In the first major work to take the home as a center of analysis for global social problems, experts from a variety of fields reveal the multidimensional reality of the home and its role in societies worldwide. This unique book serves as a basis for action by proposing global legislative, political and institutional initiatives with the home in mind.
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Edited by Antonio Argandoña
Sarah Harper, Kate Hamblin, Jaco Hoffman, Kenneth Howse and George Leeson
The International Handbook on Ageing and Public Policy explores the challenges arising from the ageing of populations across the globe for government, policy makers, the private sector and civil society. It examines various national state approaches to welfare provisions for older people, and highlights alternatives based around the voluntary and third-party sector, families and private initiatives. The Handbook is highly relevant for academics interested in this critical issue, and offers important messages for policy makers and practitioners.
Benefits to the Urban Economy
Peter Karl Kresl and Daniele Ietri
While much of the current literature on the economic consequences of an aging population focuses on the negative aspects, this enlightening book argues that seniors can bring significant benefits – such as vitality and competitiveness – to an urban economy.
Age and Health in Singapore
Around half the world’s population live in countries where the fertility rate is far below the replacement rate and where life expectancy is increasing dramatically. Using Singapore as a case study, Social Policy in an Ageing Society explores what might happen in a dynamic and prosperous society when falling births, longer life expectancy and rising expectations put disproportionate pressure on scarce resources that have alternative uses.
Promises and Prospects
Edited by Philip Taylor
This provocative book considers the changing status of older workers, the evolution of public policy on age and work and the behaviour of employers. It attempts to answer the critical question: in an ageing society, can older workers look forward to the prospect of longer working lives with choice and security and make successful transitions to retirement?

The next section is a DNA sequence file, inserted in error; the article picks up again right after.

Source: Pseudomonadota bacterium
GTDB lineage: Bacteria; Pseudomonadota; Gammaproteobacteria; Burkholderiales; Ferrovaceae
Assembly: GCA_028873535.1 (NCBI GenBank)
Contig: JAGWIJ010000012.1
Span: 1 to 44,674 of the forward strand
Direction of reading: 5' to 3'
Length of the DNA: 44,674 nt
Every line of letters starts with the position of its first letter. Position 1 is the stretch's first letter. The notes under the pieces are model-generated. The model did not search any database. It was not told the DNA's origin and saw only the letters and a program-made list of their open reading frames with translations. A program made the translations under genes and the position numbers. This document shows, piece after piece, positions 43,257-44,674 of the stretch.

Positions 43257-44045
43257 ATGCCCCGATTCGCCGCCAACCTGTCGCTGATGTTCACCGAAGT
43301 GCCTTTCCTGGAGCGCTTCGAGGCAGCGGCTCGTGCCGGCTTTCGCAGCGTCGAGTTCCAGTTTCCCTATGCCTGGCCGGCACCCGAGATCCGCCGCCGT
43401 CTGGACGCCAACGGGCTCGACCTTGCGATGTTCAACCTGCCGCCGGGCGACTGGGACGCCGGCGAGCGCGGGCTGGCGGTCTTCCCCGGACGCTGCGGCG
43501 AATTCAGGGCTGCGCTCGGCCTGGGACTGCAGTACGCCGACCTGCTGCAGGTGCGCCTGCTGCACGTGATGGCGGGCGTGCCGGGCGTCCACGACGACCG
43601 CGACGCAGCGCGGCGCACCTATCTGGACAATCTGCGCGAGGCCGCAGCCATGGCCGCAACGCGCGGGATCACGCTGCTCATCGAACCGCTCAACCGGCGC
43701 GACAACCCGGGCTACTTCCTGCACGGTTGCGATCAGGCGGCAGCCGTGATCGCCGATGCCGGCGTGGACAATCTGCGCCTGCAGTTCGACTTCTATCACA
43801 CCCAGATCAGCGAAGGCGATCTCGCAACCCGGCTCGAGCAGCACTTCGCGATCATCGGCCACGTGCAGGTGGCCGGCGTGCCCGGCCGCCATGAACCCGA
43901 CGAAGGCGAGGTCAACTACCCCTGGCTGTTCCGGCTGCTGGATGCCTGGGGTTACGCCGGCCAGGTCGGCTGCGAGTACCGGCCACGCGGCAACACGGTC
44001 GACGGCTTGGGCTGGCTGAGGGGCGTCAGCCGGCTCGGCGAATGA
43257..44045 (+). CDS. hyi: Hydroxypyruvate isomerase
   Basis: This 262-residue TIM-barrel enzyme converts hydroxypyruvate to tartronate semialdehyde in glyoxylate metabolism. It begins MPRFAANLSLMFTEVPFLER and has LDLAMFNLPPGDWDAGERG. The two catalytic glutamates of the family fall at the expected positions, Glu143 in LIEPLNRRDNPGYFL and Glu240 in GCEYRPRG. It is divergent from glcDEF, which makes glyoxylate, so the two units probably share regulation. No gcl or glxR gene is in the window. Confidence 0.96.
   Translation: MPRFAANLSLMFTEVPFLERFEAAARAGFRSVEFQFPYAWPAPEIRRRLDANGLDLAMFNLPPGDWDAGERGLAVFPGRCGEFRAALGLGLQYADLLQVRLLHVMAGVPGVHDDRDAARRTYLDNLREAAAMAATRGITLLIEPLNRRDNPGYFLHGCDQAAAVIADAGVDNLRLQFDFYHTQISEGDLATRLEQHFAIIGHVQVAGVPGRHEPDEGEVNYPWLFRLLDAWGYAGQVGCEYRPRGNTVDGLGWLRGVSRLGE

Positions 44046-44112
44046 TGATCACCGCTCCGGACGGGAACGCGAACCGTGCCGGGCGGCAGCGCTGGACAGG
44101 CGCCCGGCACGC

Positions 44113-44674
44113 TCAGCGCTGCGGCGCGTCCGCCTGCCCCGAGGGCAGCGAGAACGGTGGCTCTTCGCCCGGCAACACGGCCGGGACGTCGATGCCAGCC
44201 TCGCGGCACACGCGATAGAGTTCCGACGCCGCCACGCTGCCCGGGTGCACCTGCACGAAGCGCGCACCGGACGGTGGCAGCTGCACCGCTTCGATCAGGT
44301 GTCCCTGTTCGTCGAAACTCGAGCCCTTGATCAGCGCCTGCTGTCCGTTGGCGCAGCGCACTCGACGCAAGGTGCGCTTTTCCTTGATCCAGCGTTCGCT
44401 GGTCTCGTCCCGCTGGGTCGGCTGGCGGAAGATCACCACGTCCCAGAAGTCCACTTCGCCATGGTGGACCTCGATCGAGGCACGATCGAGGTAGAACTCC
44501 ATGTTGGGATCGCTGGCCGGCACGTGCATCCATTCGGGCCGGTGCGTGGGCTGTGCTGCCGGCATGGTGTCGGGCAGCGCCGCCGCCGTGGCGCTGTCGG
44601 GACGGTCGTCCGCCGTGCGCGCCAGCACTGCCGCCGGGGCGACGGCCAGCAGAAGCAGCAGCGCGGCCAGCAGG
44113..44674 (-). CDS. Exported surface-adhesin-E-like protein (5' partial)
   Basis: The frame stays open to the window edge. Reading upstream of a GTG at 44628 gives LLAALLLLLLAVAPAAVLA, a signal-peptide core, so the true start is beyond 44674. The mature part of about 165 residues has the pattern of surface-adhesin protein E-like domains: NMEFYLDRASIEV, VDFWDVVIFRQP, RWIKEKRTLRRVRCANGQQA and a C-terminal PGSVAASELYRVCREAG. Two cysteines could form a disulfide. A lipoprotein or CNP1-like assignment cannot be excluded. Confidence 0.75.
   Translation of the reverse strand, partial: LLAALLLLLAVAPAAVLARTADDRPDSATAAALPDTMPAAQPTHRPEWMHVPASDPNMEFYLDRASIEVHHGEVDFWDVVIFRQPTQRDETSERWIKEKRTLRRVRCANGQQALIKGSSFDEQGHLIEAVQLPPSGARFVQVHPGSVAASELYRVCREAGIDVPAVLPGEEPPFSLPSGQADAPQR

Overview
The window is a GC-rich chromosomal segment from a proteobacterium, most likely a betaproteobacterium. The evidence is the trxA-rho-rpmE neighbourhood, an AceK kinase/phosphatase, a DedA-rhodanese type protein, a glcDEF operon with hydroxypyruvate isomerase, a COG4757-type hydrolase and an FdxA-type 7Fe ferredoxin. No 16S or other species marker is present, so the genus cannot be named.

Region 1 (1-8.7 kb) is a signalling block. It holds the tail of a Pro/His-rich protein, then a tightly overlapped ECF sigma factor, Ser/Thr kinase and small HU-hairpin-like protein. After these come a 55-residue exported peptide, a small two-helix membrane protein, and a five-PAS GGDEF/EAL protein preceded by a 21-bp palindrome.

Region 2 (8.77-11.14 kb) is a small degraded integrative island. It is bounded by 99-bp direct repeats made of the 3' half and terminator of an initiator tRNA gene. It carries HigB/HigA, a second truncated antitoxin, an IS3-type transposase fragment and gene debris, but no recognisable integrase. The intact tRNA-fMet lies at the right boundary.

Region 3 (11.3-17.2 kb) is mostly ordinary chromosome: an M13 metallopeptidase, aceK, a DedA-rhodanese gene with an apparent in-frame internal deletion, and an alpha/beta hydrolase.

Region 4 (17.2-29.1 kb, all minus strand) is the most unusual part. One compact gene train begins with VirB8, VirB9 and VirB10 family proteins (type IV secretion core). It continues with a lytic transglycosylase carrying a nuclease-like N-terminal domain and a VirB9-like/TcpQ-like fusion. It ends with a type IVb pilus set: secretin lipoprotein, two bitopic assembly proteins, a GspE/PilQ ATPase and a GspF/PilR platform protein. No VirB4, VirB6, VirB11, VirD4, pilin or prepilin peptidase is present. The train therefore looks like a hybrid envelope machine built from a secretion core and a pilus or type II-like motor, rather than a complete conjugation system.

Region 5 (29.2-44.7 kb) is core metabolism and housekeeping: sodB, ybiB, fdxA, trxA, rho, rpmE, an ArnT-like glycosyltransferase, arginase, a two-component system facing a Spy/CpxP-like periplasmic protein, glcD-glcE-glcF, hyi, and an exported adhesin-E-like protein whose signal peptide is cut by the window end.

Edited by Robert L. Clark, Naohiro Ogawa and Andrew Mason
Population aging is a global phenomenon that influences not only the industrialized countries of Asia and the West, but also many middle- and low- income countries that have experienced rapid fertility decline and achieved long life expectancies. This book explores how workers and consumers are responding to population aging and examines how economic growth, generational equity, trade and international capital flows are influenced by population aging.
Ritualism and the New Pyramid
John Braithwaite, Toni Makkai and Valerie Braithwaite
This book is a major contribution to regulatory theory from three members of the world-class regulatory research group based in Australia. It marks a new development in responsive regulatory theory in which a strengths-based pyramid complements the regulatory pyramid.
Evidence from Eleven Countries
Edited by Giuliano Bonoli and Toshimitsu Shinkawa
This book comprehensively documents developments in pension policy in eleven advanced industrial countries in Western Europe, East Asia and North America. In order to explore what population ageing means for the sustainability of pension systems, the authors present a detailed review of pension policy making over the past two decades and provide up-to-date analysis of current pension legislation. They examine the factors that can facilitate or impede the adaptation of pension systems and the features that shape and determine reforms. They also highlight the fact that although the path of reform taken by each country is somewhat different, the processes at work are often very similar.